What to Expect From Aaron Jones in 2020 (Fantasy Football)

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Aaron Jones was an absolute monster in 2019. His four touchdown affair in Week 5 is something that I will never forget. I was facing off against him in one of my leagues that plays strictly for pride amongst my lifelong friend group, which arguably matters more than any prize money ever could. That hurt quite a bit, but it was impressive so I couldn’t stay mad for long.

Jones is a lock to be drafted in the top ten at his position this year, but the question is: should he? It’s not a simple answer since fantasy football can be a confusing and difficult thing to project year over year, especially when touchdown outliers enter the conversation.¬† But for context going forward, this is where I chose to set the bar for this examination. I wanted to know whether or not he should be a top ten running back on draft day. Brace yourself if you hate numbers.

Concern #1: Incoming Touchdown Regression 

Jones’ 19-touchdown campaign last season was impressive in many aspects, but it was also extremely rare. In the last decade, 74 players have finished the season with double-digit rushing touchdown totals, but only 23 of them did it with less than 250 attempts. Jones is in a pretty exclusive club already, but the real trouble comes in when you look at how many guys have done it twice. There have only been four running backs to repeat this feat since 2009, and only BenJarvus Green-Ellis did it in back-to-back seasons. Since Jones made his living in the touchdown department, this is worrisome. History is not on his side when it comes to the chances of repeating as a 10+ touchdown scorer. Thankfully, there are other ways to succeed in fantasy, so this isn’t a dealbreaker. Not every top-ten asset has to dominate the touchdown column.

As a matter of fact, three of the top ten fantasy backs finished with single-digit touchdown totals in 2019, but only Nick Chubb finished inside the top eight. Jones’ chance to outperform his ADP strictly through his work at the goal line is pretty unlikely, so volume and efficiency elsewhere are going to be crucial. Speaking of volume….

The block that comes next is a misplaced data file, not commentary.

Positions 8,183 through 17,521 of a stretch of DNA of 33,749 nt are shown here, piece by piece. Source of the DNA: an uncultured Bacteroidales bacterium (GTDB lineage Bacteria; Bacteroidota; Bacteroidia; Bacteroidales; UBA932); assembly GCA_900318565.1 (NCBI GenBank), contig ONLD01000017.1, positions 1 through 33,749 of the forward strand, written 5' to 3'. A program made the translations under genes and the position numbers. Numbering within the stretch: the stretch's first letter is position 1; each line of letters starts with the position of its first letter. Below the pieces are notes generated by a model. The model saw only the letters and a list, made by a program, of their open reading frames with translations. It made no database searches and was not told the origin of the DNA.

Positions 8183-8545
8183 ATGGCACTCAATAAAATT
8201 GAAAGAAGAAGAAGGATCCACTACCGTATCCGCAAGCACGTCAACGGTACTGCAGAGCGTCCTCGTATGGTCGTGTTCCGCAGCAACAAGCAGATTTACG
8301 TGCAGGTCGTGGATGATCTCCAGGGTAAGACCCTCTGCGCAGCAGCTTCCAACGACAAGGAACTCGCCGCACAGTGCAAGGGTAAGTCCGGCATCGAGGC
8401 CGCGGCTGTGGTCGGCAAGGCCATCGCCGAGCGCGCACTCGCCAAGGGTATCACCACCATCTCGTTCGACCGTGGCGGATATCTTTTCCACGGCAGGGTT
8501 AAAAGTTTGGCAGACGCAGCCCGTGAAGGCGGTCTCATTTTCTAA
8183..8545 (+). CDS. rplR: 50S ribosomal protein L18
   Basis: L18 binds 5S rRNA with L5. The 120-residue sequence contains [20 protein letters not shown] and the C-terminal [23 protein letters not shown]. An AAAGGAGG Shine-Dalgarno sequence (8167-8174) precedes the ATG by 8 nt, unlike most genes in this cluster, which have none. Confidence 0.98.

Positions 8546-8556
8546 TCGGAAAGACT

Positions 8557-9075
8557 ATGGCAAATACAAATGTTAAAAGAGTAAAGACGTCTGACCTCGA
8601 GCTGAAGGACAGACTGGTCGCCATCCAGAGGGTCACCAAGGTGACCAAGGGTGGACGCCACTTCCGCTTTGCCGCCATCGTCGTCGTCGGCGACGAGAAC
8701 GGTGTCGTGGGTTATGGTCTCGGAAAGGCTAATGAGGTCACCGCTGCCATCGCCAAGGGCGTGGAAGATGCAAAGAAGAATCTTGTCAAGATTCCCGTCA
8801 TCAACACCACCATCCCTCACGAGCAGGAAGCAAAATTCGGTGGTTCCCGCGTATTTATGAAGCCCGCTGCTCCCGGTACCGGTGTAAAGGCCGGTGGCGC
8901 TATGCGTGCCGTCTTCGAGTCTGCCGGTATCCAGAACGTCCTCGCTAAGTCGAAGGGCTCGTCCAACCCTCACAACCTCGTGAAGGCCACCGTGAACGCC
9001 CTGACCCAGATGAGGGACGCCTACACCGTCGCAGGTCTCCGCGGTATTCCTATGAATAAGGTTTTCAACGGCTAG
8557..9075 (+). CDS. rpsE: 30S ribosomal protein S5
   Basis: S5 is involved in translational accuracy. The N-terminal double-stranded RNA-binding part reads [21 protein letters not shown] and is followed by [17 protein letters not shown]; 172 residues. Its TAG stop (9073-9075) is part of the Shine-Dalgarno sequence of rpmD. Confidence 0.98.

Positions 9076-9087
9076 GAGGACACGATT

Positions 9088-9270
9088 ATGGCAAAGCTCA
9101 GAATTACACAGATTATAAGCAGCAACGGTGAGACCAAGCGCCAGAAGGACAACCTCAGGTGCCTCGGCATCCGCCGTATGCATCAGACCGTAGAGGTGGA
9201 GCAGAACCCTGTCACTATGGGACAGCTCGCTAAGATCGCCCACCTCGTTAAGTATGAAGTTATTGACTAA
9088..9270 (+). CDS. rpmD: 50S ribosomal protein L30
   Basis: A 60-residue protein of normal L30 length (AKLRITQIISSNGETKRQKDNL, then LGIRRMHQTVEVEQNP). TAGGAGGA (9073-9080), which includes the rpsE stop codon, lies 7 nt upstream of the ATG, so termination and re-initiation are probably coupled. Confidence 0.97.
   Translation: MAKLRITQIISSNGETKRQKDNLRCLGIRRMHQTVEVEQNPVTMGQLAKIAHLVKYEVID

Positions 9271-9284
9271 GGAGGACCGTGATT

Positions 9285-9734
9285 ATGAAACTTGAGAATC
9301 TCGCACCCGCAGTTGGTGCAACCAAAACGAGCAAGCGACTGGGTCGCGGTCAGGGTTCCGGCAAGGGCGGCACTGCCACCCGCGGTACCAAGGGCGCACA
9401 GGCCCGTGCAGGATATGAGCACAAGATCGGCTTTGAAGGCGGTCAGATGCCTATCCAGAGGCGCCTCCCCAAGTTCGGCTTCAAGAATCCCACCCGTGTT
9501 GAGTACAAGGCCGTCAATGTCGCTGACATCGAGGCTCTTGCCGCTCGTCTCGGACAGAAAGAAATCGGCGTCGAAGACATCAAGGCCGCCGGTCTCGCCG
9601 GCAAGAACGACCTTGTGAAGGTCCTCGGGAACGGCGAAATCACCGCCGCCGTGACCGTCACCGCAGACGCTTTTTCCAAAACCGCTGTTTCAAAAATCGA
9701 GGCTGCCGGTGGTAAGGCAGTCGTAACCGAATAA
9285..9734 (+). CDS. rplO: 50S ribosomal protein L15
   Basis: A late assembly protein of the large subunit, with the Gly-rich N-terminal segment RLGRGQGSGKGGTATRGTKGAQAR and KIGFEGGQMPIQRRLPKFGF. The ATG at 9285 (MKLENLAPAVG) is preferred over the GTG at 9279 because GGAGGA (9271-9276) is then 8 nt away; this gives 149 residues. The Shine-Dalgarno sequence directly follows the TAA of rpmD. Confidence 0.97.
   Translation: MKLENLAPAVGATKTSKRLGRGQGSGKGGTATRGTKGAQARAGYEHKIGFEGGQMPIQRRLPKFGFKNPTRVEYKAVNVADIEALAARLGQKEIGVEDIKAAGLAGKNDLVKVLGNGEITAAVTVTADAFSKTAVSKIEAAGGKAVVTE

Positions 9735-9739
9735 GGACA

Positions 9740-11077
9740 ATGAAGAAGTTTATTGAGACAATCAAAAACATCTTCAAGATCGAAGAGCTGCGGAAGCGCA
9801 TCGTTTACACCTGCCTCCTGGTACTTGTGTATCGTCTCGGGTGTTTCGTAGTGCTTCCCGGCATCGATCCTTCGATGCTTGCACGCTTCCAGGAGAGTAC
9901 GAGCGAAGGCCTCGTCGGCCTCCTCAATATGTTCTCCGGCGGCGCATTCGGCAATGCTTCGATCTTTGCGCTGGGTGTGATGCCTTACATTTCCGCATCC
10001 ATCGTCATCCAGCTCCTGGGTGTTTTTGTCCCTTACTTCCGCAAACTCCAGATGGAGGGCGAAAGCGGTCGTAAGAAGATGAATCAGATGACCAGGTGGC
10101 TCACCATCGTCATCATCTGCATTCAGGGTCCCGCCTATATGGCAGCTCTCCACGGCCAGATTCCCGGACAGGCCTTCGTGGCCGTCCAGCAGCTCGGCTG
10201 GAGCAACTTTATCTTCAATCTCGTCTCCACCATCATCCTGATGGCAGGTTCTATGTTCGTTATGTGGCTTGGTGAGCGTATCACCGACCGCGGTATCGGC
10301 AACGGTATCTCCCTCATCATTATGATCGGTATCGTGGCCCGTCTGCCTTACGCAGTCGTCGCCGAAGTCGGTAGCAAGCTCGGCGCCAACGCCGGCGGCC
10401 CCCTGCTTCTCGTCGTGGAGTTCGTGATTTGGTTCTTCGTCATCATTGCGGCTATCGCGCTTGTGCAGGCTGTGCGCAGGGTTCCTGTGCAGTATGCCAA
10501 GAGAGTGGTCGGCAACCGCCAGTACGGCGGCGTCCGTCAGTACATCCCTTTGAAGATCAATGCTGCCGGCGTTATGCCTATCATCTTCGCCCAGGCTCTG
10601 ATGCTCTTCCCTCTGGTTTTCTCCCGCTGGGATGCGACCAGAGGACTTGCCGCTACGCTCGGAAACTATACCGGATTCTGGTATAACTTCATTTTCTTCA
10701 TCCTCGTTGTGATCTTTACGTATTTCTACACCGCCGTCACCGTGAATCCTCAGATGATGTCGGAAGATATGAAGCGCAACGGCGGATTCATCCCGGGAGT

Concern #2: Lack of Volume

A lot of people have pointed to the fact that Jones was never fully unleashed from a workload standpoint, and that’s true. It didn’t matter too much last since he found the end zone so many times, but it’s something to be concerned about going forward. Top ten running backs averaged 246 carries and just over 79 targets in 2019, and Jones finished below average in both categories. Two other backs did the same thing, but Saquon Barkley isn’t a human, and Dalvin Cook plays in a unique offense. Jones isn’t in a spot similar to either of these guys, so his lack of volume alongside the incoming touchdown regression doesn’t bode well for a top ten finish.

His work in the passing game should stick around in 2020, but there’s cause for concern there too. Jones saw 68 targets in total, but 27 of them were in the four-game stint that Davante Adams was sidelined. In the 12 other games, he averaged just 3.41 targets a game, good enough for 20th amongst running backs. Thankfully he was able to stay on the field for a full season last year too, which means that all of these things were accomplished in a best-case scenario. There’s an overwhelming amount of evidence that points to Jones dropping out of the top ten this year, and I haven’t even mentioned A.J. Dillon.

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Concern #3: A.J. Dillon

The Packers draft was an absolute disaster and incredibly confusing, but that doesn’t mean their second-round pick can’t succeed. A.J. Dillon is a monster of a man from Boston College, standing at 6 feet and 247 pounds. He’s not particularly shifty or speedy and his pass blocking ability is respectable, but not elite. His entire profile fits the mold of a downhill back who would dominate at the goal line, meaning he’s a much bigger threat to Jamaal Williams‘ workload than Jones, but his skill set could evaporate some of Jones’ goal-line touches. Last season he ranked in the top fifteen in red-zone carries, but Dillon could have a big impact on his likelihood to repeat that feat. Keep in mind that Jones’ head coach is also the guy that committed a heinous football crime when he handed over 120 carries to Dion Lewis when Derrick Henry was in his locker-room. When you draft a back in round two, you expect to use him.

The real question here is: should you spend a second-round pick on Aaron Jones?

In my humble opinion, no.

The Bottom Line

If we’re using a top ten finish as the bar, there’s enough here for me to avoid Jones at his current ADP. This doesn’t mean Jones’ will be a bust by any sense, but his ceiling appears to be settled in right where he’s being drafted. I prefer to take on players that can outplay their ADP in an ideal scenario, but I’m confident saying we saw the most ideal scenario we will ever see last year for Aaron Jones. His path to a top ten finish is much clearer than a lot of players, but that’s already baked into his draft price. If he falls into my lap after the first 10-12 backs are taken, I would probably pull the trigger. I like Jones a lot as a dynasty buy low since AJ Dillon is a much different player, there’s still time for a deal to get done, and he’s a really strong talent who has proven he can succeed. With all that being said, I’m avoiding him at ADP in redraft.

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